Williams somewhere in Wales - he kept moving
Ellis - Anglesey

Gedmatch A327531


Offline Ruskie

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Re: How Oz are you?
« Reply #4 on: Monday 31 January 22 06:33 GMT (UK) »
Good point about dates pH.

My great grandparents years of birth (the first generations born in Australia) are: 1884, 1887, 1887 and 1889.

The other lot arrived much later.  :)

Added: I think there are some rootschatters who are descended from first and second fleeters.


Offline nudge67

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Re: How Oz are you?
« Reply #5 on: Monday 31 January 22 06:57 GMT (UK) »
Yes, European settlement in Australia had existed for almost half a century before my lot got here there could be some with no indigenous ancestry who are 9th or 10th generation born here. That's what I was hoping to see.

I read somewhere that in Welsh and Cornish cultures you were accepted as indigenous if your family had been there from 4-7 generations, regardless of your origin.

Interesting when you get generational overlap, as you see with my 2g-grandpa Thomas Waye (b.1842) and my 3g-grandma Emily Hornsby (b. 1843)

I have to admit I got all excited when the chart as I first saw it showed me an 18th century Jamaican ancestor! turned out to be an error.

N.
NSW Convict: Peter WIFFIN (alias VIVIAN)
VDL Convict: Richard REES
SA Pioneers (<1847): Hornsby, Wallis, Willoughby, Floate, Mills, Chesson, Degenhardt.
SA Old Colonists (<1857): Messenger, McFeat, Tyler, Ladner, Edwards, Cassidy, Rhodes, Shaw, Waye, Sibly.
SA Colonists (<1901): Jones, Pike, Bowyer, Davey.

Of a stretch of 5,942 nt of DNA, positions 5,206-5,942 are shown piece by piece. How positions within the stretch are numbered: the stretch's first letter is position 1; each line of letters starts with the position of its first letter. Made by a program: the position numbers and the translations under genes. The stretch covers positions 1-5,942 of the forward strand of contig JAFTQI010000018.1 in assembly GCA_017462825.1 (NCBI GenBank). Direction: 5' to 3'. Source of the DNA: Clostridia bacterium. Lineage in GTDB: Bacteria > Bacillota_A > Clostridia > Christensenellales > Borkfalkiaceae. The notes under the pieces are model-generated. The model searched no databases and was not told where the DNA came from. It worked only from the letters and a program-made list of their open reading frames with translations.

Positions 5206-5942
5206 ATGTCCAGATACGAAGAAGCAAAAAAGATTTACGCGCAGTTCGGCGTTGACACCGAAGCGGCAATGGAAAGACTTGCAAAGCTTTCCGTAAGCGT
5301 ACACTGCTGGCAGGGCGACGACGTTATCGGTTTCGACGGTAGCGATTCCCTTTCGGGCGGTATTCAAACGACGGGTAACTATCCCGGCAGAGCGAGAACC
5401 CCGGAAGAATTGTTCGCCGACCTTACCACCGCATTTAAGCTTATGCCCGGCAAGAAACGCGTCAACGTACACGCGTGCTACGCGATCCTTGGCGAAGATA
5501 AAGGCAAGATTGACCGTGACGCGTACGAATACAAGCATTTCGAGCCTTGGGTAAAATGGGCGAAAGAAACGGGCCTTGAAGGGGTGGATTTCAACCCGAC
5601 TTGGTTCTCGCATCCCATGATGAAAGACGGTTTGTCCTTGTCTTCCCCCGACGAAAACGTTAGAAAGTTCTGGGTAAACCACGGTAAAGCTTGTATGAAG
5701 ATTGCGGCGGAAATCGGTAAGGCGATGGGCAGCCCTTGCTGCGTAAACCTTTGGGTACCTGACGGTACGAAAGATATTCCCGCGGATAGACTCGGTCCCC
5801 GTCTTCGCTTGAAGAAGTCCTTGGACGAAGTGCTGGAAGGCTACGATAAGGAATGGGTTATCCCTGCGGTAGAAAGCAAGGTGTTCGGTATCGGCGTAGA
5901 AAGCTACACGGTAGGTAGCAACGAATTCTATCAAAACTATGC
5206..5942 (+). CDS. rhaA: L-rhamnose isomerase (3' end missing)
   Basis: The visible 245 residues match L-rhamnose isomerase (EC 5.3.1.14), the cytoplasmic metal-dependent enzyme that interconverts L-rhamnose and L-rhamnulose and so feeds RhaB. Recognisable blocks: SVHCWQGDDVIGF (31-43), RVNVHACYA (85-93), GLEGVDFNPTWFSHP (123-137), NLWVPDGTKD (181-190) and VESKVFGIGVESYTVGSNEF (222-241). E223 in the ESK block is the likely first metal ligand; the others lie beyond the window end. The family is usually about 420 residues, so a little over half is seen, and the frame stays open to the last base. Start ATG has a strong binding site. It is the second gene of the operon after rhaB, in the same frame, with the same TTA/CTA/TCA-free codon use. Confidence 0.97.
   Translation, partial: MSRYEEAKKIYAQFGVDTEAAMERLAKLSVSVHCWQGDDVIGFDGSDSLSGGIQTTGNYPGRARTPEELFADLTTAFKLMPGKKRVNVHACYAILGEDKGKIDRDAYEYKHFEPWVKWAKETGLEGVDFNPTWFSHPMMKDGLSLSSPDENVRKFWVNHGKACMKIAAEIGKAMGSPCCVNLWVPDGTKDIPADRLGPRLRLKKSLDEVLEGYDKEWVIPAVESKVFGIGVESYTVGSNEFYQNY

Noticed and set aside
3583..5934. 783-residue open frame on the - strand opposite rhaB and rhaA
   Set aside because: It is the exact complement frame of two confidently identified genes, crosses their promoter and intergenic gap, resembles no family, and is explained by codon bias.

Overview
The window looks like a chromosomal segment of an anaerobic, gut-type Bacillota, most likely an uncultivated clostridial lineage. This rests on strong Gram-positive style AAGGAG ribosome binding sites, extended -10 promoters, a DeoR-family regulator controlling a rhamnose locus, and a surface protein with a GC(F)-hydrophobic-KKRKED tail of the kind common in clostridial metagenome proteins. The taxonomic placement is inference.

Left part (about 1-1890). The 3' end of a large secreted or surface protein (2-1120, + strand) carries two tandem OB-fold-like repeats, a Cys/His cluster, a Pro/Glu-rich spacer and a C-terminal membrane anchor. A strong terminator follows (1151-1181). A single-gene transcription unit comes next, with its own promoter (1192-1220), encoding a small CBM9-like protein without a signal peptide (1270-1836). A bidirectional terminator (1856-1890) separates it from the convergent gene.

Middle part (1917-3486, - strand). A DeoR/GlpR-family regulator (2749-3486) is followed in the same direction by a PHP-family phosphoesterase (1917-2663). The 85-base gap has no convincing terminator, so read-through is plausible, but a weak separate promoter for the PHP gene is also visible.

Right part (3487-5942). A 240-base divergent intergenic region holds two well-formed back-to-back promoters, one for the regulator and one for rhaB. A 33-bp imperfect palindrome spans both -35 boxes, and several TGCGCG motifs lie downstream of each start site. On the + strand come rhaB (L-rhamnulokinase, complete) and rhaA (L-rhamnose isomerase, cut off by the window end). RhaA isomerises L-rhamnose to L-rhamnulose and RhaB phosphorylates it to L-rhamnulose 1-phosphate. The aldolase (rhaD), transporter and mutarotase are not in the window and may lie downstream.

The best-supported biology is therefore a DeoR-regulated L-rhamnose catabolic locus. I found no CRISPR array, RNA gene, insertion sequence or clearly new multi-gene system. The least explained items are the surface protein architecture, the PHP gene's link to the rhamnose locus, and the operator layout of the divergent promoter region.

Offline majm

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Re: How Oz are you?
« Reply #6 on: Monday 31 January 22 07:21 GMT (UK) »
......

Added: I think there are some rootschatters who are descended from first and second fleeters.

Agree, fairly sure there are several regulars on the boards and/or in the Chat room.

My earliest migrants to NSW came free, 1790s from Scotland.   Earliest convicts  also from Scotland, 1810s.   On the NSW 1828 census I can find direct lines on both my tree and my husband's tree.

I am fortunate,  several of my ancestors were military,  paper pushers ... settled in NSW and kept up the paper pushing efforts.   Then 1850s and the commencement of civil registration NSW bdm.... so more clerical bods .... all part of the NSW Lands Office, .... so until mid 1970s NSWBDM was actually part of the Land Titles Office functions. 

So all my siblings born NSW,  all our offspring, their children and now their children's children ... NSW born.

Both my parents were from large rural NSW families, my youngest living aunt/uncle born NSW 1928.  Their oldest sibling (now deceased) born before federation.   My oldest living from my parents generation, born NSW 1917.   He is very alive, alert and very knowledgeable. 

My 4 grandparents .... all born NSW 1870s and 1880s.